The New England Patriots currently have 89 players on their active roster. However, only 53 of them will be able to survive the cutdowns on September 1 and ultimately make the team. Over the course of the offseason, we take a look at the players fighting for those spots to find out who has the best chances of helping the Patriots recapture the Vince Lombardi Trophy.
Today, the series continues with one of New England’s offseason acquisitions.
Name: Danny Shelton
Position: Defensive tackle
Jersey number: 71
Opening day age: 25
Size: 6’2, 345 lbs.
2017 review: Entering his third year with the Cleveland Browns, Danny Shelton was again locked in as a starter along the team’s defensive line. While primarily an early down player whose strengths lie predominately in the running game, the former first-round draft selection still saw plenty of action in all 14 of the games in which he was active (he missed a game each because of separate calf and chest injuries).
Overall, Shelton played 43.7% of Cleveland’s defensive snaps (467 of 1,068) in 2017 and finished the year with 33 tackles – five of them for loss of yardage, and all of them against the run. His statistics reflect his usage as a role player in early down and short yardage packages that had only a limited impact against the pass. That being said, Shelton played his role as well as any big-bodied run stuffer in the league.
As such, he helped the Browns defensive front be one of the NFL’s stoutest against the run: opposing teams were able to rush for only 3.3 yards per carry up the middle, where Shelton was used most of the time. His season can therefore still be seen as a successful one even though the Browns went 0-16, and he again failed to improve as a pass rusher and live up to the expectations that come with being a top-15 draft pick.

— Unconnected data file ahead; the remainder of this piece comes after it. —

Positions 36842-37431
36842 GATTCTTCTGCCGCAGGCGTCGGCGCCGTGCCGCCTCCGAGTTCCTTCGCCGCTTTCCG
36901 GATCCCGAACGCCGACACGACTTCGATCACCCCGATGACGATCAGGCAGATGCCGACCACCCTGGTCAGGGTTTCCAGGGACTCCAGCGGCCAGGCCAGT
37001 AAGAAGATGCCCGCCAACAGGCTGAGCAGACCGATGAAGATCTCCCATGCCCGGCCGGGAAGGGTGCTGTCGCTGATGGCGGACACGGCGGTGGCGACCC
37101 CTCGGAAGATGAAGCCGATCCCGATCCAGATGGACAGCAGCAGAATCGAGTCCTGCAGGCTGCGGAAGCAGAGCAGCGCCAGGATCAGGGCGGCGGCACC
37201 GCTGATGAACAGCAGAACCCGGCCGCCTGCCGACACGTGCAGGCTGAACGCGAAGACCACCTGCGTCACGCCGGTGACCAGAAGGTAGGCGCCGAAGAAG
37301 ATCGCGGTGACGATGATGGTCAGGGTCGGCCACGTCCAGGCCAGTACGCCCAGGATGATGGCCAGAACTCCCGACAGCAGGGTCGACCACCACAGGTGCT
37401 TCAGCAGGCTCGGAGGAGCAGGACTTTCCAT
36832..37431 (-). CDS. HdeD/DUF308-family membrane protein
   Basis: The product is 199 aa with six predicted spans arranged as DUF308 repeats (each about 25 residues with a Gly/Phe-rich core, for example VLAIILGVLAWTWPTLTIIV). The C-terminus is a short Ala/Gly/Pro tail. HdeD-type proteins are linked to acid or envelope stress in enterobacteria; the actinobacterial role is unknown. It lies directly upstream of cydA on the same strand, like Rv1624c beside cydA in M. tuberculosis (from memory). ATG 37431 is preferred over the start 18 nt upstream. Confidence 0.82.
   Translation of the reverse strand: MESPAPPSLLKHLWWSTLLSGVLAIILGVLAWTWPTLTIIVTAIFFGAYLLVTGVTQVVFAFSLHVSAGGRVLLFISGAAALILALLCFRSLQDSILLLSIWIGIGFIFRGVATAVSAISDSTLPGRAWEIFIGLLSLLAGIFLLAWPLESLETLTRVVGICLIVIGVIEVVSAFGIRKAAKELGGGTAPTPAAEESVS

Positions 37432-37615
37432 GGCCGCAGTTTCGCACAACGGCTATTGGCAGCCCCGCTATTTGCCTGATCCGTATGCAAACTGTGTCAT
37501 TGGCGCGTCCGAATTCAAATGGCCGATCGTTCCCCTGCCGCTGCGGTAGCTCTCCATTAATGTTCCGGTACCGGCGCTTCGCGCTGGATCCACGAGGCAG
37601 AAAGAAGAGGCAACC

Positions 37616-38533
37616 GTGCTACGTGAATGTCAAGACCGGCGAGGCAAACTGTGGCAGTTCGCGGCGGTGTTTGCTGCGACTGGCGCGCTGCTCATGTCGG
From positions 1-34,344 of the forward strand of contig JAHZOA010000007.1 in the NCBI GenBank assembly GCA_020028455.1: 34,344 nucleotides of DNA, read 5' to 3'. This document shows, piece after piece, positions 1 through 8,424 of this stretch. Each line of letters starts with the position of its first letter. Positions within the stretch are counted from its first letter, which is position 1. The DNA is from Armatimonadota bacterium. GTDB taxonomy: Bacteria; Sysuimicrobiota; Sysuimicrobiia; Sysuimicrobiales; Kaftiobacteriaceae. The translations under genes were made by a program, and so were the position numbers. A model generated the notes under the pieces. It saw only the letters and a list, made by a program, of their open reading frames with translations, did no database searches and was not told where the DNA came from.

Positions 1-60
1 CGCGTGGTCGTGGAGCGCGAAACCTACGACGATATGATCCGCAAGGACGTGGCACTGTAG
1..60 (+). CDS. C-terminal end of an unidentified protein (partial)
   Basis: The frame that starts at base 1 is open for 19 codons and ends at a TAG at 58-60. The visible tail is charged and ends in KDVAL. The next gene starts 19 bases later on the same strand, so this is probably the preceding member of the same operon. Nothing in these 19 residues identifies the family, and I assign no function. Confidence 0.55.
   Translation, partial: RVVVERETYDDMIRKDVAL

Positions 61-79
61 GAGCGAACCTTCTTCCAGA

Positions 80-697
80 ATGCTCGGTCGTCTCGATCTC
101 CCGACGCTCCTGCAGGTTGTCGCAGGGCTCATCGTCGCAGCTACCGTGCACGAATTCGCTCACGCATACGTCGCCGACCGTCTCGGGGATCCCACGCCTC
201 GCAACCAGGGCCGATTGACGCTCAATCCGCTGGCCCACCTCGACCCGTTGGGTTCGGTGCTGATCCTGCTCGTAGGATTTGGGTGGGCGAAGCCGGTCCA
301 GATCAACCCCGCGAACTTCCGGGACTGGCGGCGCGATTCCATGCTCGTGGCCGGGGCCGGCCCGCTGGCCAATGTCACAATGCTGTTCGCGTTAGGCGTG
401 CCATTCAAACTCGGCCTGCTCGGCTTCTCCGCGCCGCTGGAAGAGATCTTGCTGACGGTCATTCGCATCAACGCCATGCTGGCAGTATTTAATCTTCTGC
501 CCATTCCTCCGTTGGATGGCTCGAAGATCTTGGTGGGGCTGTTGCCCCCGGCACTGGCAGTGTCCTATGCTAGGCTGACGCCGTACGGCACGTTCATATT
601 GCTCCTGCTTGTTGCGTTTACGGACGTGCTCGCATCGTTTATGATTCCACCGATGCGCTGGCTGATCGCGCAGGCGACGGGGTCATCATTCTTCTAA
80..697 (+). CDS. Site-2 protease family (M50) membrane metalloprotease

2018 preview: In March, the Patriots traded their third-round draft pick to the Browns to acquire Shelton and a fifth-round selection. The team’s investment makes the soon-to-be 25-year old a lock to make the team. The main questions entering the 2018 season therefore are related to his usage and whether or not he can finally take the long-anticipated next step as a player in a new environment and contract year.
While it would be a surprise to see Shelton suddenly turn into an interior pass rusher, New England will likely not shy away from giving him opportunities to prove his value in that area. However, the Washington product will still see most of his action against the ground game: together with fellow 2015 first-rounder Malcom Brown, Shelton will form one of the NFL’s best defensive tackle duos when it comes to stopping the run.
In that role, he is projected to play between 40% and 50% of the Patriots’ defensive snaps and usually come off the field during later downs and in passing situations. If such a usage qualifies him for a contract extension after or during the season remains to be seen, but for 2018 Shelton should play a key role in helping New England solidify what was an inconsistent run defense last season.